In DH, epidermal transglutaminase (eTG) seems to be the main autoantigen rather than tTG. eTG colocalizes with IgA [2730]. The role of eTG in the skin is the cross-linking and the maintenance of cornified envelope integrity [31, 32]. eTG is expressed in dermis, small intestine, brain, and testes. Individuals with DH have IgA antibodies specific for eTG and sometimes for tTG [29]. Blood levels of IgA-type anti-eTG antibodies are more sensitive than IgA-type anti-tTG antibodies, identifying DH [33, 34]. One recent study showed that only half of the DH patients were positive for IgA anti-eTG, claiming that other possible factors take part in the pathogenesis of the disease [27]. It was shown that skin deposits of IgA immune complexes disappear with gluten-free diet (GFD) and reappear with rechallenge supporting the effect of gluten in the pathogenesis of DH [35].

Lifestyle was also shown to affect the disease activity. For example, iodine use or iodine-rich foods (such as shellfish) cause flare of DH [36]. Triiodomethane that is used during dental procedures may also cause exacerbation of the disease [37]. In two studies, it was claimed that tobacco had protective effects in CD patients similar to that observed in ulcerative colitis. But the mechanism is unclear and is not shown in DH patients [38, 39].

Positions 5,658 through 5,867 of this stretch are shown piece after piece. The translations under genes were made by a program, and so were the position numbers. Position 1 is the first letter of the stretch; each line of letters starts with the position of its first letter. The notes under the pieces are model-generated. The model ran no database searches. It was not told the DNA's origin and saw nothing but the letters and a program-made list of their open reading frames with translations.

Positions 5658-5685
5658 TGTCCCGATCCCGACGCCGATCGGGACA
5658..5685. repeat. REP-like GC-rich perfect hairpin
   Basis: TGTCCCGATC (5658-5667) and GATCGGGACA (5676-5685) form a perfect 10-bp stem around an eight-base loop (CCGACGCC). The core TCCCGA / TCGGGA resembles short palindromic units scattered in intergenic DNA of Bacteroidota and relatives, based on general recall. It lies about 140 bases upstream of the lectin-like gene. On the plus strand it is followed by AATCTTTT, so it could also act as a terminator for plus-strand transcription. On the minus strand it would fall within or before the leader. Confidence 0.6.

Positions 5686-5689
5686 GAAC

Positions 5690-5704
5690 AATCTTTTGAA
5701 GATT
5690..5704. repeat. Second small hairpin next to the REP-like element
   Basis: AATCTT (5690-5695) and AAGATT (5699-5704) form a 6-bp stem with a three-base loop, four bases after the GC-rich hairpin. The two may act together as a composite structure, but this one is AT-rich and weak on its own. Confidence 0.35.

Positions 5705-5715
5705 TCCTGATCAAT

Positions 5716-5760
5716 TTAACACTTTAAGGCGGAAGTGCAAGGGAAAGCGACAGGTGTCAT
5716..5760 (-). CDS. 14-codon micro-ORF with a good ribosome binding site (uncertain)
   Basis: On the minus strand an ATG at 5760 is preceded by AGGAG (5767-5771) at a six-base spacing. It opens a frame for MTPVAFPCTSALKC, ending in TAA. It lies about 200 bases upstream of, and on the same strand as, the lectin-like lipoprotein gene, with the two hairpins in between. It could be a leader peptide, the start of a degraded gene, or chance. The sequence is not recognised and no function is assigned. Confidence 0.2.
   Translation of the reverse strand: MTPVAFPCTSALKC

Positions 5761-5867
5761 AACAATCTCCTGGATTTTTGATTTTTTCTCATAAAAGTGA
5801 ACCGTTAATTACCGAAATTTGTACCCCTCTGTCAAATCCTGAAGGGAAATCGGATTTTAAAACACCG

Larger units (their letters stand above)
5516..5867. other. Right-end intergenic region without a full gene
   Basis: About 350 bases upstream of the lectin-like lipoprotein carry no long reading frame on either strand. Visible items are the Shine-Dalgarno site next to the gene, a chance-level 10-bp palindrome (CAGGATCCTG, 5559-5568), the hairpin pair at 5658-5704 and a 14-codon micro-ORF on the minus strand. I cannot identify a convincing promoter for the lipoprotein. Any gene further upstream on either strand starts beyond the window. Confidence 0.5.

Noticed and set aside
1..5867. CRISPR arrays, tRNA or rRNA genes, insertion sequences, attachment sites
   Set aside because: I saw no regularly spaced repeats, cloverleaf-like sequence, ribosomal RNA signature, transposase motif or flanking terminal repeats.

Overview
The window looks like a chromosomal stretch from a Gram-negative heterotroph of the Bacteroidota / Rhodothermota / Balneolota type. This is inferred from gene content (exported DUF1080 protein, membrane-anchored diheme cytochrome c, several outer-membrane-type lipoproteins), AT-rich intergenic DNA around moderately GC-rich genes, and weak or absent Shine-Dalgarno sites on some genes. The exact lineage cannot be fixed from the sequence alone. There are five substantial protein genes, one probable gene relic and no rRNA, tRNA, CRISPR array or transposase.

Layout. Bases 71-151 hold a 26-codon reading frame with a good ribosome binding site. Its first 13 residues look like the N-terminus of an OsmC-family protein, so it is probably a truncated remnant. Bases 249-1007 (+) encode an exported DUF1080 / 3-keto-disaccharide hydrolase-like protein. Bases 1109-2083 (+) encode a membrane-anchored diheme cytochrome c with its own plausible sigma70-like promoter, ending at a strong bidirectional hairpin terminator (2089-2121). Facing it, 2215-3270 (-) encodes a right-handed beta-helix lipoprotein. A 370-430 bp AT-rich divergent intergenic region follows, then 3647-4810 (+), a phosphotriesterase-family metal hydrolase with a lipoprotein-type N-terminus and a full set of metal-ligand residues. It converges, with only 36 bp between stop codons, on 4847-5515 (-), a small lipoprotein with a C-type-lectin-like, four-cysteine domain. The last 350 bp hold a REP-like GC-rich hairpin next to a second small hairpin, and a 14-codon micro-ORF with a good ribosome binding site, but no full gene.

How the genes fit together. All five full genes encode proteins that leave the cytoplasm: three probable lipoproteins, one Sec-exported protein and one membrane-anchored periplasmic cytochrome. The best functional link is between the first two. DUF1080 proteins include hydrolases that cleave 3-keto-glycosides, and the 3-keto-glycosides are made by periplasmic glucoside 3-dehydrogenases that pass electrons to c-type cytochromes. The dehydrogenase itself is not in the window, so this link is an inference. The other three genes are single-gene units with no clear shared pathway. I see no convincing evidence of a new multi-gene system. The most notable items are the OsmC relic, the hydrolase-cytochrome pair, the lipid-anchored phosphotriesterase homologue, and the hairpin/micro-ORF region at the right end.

3. Clinical findings

DH is characterized by polymorphic lesions such as 1–3 mm papules, vesicles, small blisters, erosions, crusts, excoriations, and secondary infections [40]. Sometimes, urticarial plaques, lichenification secondary to scratching, and purpura of the fingers and toes can also be present [41, 42]. Due to scratching, representative lesions are mostly missing and all the physician sees is excoriations. In DH, the lesions are mostly seen in the extensor aspects of the body such as the anterior thigh, elbows, knees, buttocks, shoulders, sacral region, scalp, fingers, and toes. Oral mucosa is mostly spared [43]. The lesions, if not secondarily infected, heal without scar formation but with postinflammatory hyperpigmentation. In mild disease, symptomatic and disease-free periods alternate, whereas in severe disease, the symptoms are continuous with variable severity [42]. Figure 1 demonstrates polymorphic eruption consisting of excoriated papules and erosions.